Monday, September 18, 2017, 12:00PM - 1:00PM
SEEC room S228 (Sievers Room)
Wet ‘n’ wild Antarctica: Mapping small-scale climate processes in coastal Antarctica combining climate models and observations
Antarctica is known as the coldest, driest, and windiest continent on Earth. But along its periphery, sharp topography invokes spectacular climate gradients. Coastal mountain ranges, directed perpendicular to the prevalent atmospheric flow, catch massive snowfall amounts on their windward side, leaving their leeward side much drier. Topography also strongly controls the surface wind field, which in turn impacts snow redistribution, erosion, and sublimation, as well as turbulent mixing processes in the atmosphere. In this talk I will show that we can map and understand these features using a combination of high-resolution climate models, remote sensing, and field observations. Finally, the impacts of these climate gradients for ice shelf and ice sheet snow and firn conditions, hydrology, and mass balance will be discussed.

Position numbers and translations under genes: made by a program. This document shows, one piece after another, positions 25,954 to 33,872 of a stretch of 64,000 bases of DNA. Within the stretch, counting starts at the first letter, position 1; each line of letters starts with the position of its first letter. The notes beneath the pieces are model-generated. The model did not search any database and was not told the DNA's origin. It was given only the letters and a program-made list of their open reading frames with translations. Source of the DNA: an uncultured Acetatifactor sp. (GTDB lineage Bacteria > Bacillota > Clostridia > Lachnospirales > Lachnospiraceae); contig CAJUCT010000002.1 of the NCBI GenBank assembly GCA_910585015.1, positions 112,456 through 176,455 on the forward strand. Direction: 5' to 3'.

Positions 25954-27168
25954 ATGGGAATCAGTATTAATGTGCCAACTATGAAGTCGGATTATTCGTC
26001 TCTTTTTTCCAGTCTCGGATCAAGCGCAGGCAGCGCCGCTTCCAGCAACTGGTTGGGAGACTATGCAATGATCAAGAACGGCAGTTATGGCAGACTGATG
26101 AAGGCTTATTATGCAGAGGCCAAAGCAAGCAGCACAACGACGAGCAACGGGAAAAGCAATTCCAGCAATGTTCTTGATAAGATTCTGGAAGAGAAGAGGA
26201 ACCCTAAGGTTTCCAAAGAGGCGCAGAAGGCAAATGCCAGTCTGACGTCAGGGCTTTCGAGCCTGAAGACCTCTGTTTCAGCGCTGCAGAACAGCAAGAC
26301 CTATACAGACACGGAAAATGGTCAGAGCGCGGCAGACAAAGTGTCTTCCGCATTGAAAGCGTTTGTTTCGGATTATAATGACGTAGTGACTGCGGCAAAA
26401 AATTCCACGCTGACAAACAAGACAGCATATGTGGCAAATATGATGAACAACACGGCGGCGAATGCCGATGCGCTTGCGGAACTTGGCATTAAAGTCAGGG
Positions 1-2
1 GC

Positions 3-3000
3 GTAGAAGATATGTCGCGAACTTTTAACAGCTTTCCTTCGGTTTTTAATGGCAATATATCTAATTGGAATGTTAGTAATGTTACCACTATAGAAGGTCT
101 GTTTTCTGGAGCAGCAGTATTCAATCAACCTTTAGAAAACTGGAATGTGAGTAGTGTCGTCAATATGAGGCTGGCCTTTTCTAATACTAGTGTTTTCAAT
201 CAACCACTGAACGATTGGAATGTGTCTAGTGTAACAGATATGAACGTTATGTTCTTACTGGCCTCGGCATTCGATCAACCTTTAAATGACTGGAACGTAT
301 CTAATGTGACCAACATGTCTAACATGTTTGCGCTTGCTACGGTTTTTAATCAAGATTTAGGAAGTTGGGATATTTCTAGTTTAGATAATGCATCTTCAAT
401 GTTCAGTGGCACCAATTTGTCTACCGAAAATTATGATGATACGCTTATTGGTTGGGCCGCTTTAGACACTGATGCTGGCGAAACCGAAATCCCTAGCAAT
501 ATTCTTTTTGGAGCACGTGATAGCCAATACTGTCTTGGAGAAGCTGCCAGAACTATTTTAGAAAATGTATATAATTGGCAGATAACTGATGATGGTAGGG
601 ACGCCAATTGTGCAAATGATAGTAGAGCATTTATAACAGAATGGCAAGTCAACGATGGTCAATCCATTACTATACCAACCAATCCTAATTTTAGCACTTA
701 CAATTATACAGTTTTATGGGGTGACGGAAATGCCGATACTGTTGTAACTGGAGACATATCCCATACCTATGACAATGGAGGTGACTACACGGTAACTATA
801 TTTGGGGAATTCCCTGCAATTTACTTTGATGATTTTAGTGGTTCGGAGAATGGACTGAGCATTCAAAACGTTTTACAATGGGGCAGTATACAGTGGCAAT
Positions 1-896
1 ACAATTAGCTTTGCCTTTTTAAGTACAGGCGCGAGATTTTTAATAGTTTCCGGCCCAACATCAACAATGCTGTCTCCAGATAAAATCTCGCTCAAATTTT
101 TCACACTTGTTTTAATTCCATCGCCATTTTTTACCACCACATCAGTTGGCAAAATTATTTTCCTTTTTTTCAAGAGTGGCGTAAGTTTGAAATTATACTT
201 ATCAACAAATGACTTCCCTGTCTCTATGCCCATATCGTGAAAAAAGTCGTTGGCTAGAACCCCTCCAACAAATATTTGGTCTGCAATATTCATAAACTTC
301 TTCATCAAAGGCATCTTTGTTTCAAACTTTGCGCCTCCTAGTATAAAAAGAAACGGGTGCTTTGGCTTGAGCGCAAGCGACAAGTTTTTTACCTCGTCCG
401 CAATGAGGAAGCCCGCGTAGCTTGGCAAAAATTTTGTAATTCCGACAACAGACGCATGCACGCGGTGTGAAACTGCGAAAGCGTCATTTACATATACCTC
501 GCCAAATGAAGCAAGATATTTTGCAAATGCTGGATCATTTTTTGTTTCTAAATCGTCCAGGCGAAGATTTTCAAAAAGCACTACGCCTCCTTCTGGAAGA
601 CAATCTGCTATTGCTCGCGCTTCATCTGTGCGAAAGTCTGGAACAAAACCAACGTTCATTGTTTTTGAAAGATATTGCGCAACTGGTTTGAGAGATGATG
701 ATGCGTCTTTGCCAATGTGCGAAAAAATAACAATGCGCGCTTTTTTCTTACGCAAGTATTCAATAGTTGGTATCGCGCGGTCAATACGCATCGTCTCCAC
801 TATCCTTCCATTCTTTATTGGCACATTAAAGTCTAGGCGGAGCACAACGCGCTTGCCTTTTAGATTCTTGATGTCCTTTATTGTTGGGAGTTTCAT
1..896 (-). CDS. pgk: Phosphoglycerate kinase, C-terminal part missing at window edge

Coffee and social hour starts at 11:45 a.m. in the southern corner of the 2nd floor of the SEEC building near room S228.
Free and open to the public.